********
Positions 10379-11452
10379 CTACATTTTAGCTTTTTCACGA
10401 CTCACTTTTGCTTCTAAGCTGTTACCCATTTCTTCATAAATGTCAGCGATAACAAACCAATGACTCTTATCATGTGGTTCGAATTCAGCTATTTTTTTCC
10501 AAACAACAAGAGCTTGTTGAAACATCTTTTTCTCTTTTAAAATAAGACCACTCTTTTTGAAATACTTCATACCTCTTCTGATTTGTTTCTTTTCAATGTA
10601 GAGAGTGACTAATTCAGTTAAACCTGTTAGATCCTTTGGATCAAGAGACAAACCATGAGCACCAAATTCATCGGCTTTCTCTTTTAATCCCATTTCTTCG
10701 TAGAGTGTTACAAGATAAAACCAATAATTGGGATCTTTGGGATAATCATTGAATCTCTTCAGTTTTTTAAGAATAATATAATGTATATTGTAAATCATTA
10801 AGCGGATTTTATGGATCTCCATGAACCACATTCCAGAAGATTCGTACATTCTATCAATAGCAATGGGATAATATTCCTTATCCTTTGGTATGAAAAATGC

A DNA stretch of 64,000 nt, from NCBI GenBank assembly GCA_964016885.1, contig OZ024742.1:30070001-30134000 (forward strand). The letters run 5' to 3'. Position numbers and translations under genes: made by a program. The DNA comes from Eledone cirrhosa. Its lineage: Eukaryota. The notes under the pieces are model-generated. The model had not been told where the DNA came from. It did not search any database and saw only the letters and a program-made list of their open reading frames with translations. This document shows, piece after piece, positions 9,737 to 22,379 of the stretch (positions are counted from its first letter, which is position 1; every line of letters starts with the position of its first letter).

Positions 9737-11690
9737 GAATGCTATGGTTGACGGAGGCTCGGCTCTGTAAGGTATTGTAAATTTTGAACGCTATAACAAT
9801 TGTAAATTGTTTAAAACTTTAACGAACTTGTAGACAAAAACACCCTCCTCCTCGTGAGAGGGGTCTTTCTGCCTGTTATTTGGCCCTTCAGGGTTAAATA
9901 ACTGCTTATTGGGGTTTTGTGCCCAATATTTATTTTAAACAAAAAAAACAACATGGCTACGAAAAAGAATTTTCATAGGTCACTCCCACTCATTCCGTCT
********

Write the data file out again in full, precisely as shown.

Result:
Positions 10379-11452
10379 CTACATTTTAGCTTTTTCACGA
10401 CTCACTTTTGCTTCTAAGCTGTTACCCATTTCTTCATAAATGTCAGCGATAACAAACCAATGACTCTTATCATGTGGTTCGAATTCAGCTATTTTTTTCC
10501 AAACAACAAGAGCTTGTTGAAACATCTTTTTCTCTTTTAAAATAAGACCACTCTTTTTGAAATACTTCATACCTCTTCTGATTTGTTTCTTTTCAATGTA
10601 GAGAGTGACTAATTCAGTTAAACCTGTTAGATCCTTTGGATCAAGAGACAAACCATGAGCACCAAATTCATCGGCTTTCTCTTTTAATCCCATTTCTTCG
10701 TAGAGTGTTACAAGATAAAACCAATAATTGGGATCTTTGGGATAATCATTGAATCTCTTCAGTTTTTTAAGAATAATATAATGTATATTGTAAATCATTA
10801 AGCGGATTTTATGGATCTCCATGAACCACATTCCAGAAGATTCGTACATTCTATCAATAGCAATGGGATAATATTCCTTATCCTTTGGTATGAAAAATGC

A DNA stretch of 64,000 nt, from NCBI GenBank assembly GCA_964016885.1, contig OZ024742.1:30070001-30134000 (forward strand). The letters run 5' to 3'. Position numbers and translations under genes: made by a program. The DNA comes from Eledone cirrhosa. Its lineage: Eukaryota. The notes under the pieces are model-generated. The model had not been told where the DNA came from. It did not search any database and saw only the letters and a program-made list of their open reading frames with translations. This document shows, piece after piece, positions 9,737 to 22,379 of the stretch (positions are counted from its first letter, which is position 1; every line of letters starts with the position of its first letter).

Positions 9737-11690
9737 GAATGCTATGGTTGACGGAGGCTCGGCTCTGTAAGGTATTGTAAATTTTGAACGCTATAACAAT
9801 TGTAAATTGTTTAAAACTTTAACGAACTTGTAGACAAAAACACCCTCCTCCTCGTGAGAGGGGTCTTTCTGCCTGTTATTTGGCCCTTCAGGGTTAAATA
9901 ACTGCTTATTGGGGTTTTGTGCCCAATATTTATTTTAAACAAAAAAAACAACATGGCTACGAAAAAGAATTTTCATAGGTCACTCCCACTCATTCCGTCT